Yokozuna Kisenosato (2–1) vs. M1 Takakeisho (1–2)—Kisenosato may be 2–1, but he could very easily be 0–3. He hasn’t looked sharp in any of his bouts. With two other yokozuna out of the running, we’re kind of counting on him to provide some drama and put pressure on Hakuho. This is only the second time he’s ever faced Takakeisho, but a healthy Kisenosato should be able to handle him with little trouble. (14:30)

SUMO: 2017 Kyushu Basho (Day 3)

It’s Day 3 of the Kyushu Basho, and things are hardly going according to plan. Although yokozuna Hakuho has come back strong from his absence in the previous tournament, yokozuna Kisenosato (who also was kyujo [absent due to injury] in September) looks much less stable and is only 1–1 in his first two matches. What’s more, yokozuna Kakuryu is kyujo again (meaning that he’ll only have fully competed in ONE tournament in 2017) and yokozuna Harumafuji (who won September’s Aki Basho) lost both of his first two matches, each to a Maegashira-ranked rikishi.

If that’s not bad enough, Harumafuji is kyujo as of today, and may be forced to retire due to an incident on the autumn jungyo [exhibition tour]. Apparently, on October 28th, the yokozuna got into a fight with M8 Takanoiwa, hitting him over the head with a beer bottle and causing serious injury. Takanoiwa is kyujo this tournament . . . now we know why. 

Although the incident was a complete secret until today, Harumafuji made a public statement apologizing for his behavior, the injury, and for “causing trouble.” Apparently, he and his oyakata [stable master] went to Takanohana Beya to officially apologize, but before they could, Takanohana Oyakata left the heya . . . a none-too-subtle hint that he was in no mood to accept the apology, and that he wants to press the Kyokai [Sumo Association] to enforce some stricter penalty . . . most likely forcing Harumafuji to retire.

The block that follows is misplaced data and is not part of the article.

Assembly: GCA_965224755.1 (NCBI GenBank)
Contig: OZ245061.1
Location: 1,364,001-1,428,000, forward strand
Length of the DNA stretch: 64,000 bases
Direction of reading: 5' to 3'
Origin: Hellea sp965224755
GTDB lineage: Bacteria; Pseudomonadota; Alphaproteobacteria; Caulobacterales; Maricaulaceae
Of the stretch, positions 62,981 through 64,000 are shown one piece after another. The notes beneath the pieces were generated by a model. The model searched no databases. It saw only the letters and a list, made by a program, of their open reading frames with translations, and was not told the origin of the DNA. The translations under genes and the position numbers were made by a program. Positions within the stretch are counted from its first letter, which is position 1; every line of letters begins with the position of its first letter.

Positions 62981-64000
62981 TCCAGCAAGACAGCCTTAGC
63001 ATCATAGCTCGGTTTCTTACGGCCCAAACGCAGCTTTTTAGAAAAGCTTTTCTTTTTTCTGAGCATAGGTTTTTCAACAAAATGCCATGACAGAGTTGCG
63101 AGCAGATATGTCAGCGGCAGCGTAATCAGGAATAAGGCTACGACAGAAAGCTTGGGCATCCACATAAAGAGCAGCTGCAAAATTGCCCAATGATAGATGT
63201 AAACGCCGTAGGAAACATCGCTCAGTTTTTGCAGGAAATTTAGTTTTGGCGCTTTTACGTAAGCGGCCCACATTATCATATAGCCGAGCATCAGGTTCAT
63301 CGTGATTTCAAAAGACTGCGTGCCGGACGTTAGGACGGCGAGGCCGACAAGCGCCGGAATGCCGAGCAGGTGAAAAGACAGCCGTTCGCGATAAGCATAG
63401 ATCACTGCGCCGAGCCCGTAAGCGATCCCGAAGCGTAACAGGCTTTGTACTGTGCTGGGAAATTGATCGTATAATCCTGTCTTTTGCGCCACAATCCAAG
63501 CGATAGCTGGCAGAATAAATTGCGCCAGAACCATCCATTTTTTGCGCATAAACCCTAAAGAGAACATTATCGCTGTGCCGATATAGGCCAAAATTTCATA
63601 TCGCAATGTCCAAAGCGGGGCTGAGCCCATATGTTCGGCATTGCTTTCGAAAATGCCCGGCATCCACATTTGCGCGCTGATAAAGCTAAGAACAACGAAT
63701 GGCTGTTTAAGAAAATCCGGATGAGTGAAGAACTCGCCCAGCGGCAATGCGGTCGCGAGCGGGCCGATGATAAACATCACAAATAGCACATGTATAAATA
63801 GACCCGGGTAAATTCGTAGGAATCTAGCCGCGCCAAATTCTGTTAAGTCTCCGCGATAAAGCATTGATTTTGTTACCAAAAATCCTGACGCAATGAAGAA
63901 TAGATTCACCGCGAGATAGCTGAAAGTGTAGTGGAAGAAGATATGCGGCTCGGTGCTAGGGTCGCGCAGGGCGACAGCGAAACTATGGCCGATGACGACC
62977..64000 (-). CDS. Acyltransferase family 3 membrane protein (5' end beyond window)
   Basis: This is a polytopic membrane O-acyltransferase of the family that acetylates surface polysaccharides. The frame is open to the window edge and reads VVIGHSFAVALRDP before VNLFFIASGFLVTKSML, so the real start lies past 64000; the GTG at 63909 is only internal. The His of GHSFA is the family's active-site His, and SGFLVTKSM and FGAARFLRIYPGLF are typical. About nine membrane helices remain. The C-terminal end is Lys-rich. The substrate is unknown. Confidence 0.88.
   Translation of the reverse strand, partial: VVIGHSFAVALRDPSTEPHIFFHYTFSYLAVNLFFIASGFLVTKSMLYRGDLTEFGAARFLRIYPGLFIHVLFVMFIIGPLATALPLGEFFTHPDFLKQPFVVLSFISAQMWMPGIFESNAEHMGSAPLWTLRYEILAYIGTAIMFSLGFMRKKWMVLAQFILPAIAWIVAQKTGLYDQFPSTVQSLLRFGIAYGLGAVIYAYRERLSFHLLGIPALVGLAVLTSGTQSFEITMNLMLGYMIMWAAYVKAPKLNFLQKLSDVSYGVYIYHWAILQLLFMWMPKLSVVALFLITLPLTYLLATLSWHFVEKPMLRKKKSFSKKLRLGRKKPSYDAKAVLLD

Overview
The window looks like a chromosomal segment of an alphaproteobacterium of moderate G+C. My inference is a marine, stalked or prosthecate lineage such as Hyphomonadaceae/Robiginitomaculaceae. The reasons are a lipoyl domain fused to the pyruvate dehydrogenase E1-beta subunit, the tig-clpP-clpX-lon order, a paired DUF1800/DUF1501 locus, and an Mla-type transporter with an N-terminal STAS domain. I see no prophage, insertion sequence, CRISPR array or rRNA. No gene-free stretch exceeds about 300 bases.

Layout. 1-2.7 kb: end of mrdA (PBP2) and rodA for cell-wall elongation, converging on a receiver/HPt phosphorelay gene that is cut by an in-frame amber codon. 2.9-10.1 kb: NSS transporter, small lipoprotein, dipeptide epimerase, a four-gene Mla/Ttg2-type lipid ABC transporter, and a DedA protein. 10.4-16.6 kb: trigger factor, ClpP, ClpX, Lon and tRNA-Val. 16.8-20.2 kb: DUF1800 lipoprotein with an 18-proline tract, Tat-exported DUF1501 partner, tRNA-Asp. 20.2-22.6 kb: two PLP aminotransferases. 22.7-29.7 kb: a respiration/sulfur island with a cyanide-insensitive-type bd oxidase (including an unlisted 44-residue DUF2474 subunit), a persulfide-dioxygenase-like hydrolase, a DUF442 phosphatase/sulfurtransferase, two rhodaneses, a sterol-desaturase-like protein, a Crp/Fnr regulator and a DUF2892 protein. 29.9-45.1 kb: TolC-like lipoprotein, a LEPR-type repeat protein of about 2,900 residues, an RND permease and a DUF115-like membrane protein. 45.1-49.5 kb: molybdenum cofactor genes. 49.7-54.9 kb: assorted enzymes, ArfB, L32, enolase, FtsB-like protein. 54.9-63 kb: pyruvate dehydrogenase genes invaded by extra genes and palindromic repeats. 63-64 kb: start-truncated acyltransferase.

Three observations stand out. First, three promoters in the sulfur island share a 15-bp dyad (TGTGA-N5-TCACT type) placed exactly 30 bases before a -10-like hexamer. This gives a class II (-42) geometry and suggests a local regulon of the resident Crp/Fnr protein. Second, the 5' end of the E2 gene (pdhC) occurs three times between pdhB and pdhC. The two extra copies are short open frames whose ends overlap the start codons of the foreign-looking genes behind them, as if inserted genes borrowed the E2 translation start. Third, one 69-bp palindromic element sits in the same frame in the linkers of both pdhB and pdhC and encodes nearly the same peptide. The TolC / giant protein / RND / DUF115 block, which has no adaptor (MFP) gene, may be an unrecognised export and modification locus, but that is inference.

The politics behind this are both obvious and subtle. Takanohana was a great yokozuna in his day, winning twenty-two yusho [tournament championships] between 1992–2001, making him one of only nineteen rikishi ever to earn the unofficial rank of “dai-yokozuna,” generally considered someone who has won ten or more yusho. Harumafuji’s win in September was his ninth, and by forcing him to retire, Takanohana would denying him the opportunity to ever join the ranks of dai-yokozuna (something he probably would achieve over the course of 2018, and almost certainly would have already achieved if he hadn’t been fighting during the era of Hakuho).

For certain, Harumafuji is now out of the Kyushu Basho. Whether or not he’ll ever compete again is a question that will be deliberated behind the closed doors of Kyokai meetings, but most likely not until after the end of the tournament.

And that’s just the off-the-dohyo drama. There’s plenty of action in the ring, too.

Let’s begin with sekiwake Terunofuji, who must win ten matches this tournament if he wants to be reinstated to the rank of ozeki (which he lost after being kyujo in September while also being kadoban [threatened with ozeki demotion]). He is clearly still quite injured, having lost his first two matches and looking fairly hapless in the process. His chances are already slim, but every loss he takes in Week 1, when he faces lower-ranked opponents, makes them even slimmer. At this point, the best thing Terunofuji can do is to take a long break—I’d like to see him take off the entire year of 2018—to let his knees FULLY heal. He must accept that he’ll drop down the banzuke [ranking sheet] all the way through Makuuchi, and probably through Juryo, down into the lower divisions, and hope that his knees CAN heal well enough for him to make a comeback starting in 2019.

Speaking of injuries, M11 Aoiyama, who was just coming back from a bad twist of his left knee, took a bad fall in his Day 2 loss to M12 Okinoumi and appears to have seriously injured his right leg (though it was unclear whether it was his knee or his ankle that caused the trouble). In any case, he had to be wheeled out of the stadium following the loss, and is now kyujo again.